Yesterday, I read a post by a prolific blogger/writer that got me thinking about how and why young people begin to drink alcohol to excess. He became an alcoholic right after high school. His story, How the Bottle Drank Me, can be found here–maybe, and if you are a WordPress user (his blogs can be found at aopinionatedman.com, if the link does not work for you. He is not the first young person to have fallen into the sensory deprivation vat; neither is he the youngest to become an alcoholic. His reasons for drinking may be valid or not, depending on how one thinks. That he even had a reason–or discovered it at a later time–says a lot about how we justify what we do with our lives as we become older. Few youth who become alcoholics tell you the why of their alcoholism; most can tell you the how. It takes a lot of introspection to get to a why; not so much to explain the how.
The point is, I have never fully understood alcoholism. My father was a “weekend alcoholic.” At least, he was so as far as we knew. How he was able to control his drinking during the week while drinking himself into stupor on weekends still amazes me. I wonder if he drank during the week, but with a good deal of control. I’ll never know, as he died more than 20 years ago of an unrelated illness. Both my children ended up as very heavy drinkers for a while; each now is able to drink in moderation, so I guess alcoholism is not the worry for them that it was for me when I was in college and afterwards. Many kids drink before they are of age, and a sizable proportion of them become alcoholics at an early age–both in greater proportions than we would like to admit, and at very tender ages (as young as middle school). For me, I just stayed away from binge drinking or from situations where drinking alcoholic beverages was the only common denominator of a gathering. Because of my father, I was truly afraid that I would become dependent on alcohol; and that was definitely something I did not want to be.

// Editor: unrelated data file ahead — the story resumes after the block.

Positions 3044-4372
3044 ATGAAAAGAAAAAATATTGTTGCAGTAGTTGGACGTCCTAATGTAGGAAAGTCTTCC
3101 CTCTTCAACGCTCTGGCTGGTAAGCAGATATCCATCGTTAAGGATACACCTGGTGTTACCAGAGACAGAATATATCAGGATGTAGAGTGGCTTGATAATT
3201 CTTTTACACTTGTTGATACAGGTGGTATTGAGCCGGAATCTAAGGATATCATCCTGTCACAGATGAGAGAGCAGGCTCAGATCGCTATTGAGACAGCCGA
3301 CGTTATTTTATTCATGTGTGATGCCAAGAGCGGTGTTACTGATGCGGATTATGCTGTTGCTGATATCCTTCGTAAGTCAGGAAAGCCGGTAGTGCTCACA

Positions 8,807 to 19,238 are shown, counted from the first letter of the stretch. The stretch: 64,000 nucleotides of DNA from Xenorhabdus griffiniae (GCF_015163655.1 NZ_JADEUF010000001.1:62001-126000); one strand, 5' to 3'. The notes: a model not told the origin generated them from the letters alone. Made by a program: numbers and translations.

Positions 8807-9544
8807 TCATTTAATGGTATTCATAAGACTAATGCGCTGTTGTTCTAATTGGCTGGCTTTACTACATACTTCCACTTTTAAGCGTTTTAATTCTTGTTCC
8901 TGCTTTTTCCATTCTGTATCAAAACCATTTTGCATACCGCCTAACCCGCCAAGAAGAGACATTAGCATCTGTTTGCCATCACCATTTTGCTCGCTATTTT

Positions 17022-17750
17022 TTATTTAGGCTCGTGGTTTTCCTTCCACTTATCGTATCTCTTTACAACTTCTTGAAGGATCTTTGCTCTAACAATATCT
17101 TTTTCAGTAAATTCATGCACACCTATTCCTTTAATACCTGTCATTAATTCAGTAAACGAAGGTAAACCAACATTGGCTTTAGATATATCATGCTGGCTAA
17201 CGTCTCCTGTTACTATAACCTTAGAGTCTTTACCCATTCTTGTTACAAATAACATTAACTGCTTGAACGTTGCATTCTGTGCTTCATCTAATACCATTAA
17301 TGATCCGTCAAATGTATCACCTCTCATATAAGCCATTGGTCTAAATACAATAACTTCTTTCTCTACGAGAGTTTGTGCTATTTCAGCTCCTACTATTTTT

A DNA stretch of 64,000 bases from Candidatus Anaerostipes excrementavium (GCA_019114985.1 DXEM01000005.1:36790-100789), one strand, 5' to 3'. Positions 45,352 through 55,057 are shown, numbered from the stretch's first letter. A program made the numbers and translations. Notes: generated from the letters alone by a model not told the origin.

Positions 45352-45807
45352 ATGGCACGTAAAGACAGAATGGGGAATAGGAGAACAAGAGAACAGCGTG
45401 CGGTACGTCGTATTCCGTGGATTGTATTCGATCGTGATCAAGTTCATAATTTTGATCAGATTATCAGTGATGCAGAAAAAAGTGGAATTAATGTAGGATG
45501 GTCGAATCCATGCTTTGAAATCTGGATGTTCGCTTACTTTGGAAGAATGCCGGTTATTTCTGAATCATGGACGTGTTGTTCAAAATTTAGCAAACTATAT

From articles I’ve read on youth drinking, most young alcoholics do not have much more “reason” for drinking than that it is a social activity of their peer group. Just as with any addiction, some kids get addicted to alcohol much sooner and with much less exposure than others. For these kids, the ability to control or even quit their drinking becomes almost insurmountable. Vigilant educators–whether those teaching K-12 or in higher education–might spot the problem of a bright child or young adult who is suddenly adrift. But with classrooms at all levels out of proportion to good grounded education, it is almost impossible for an educator to get to know a student well enough–or get physically close enough to a student–to begin to suspect alcohol usage.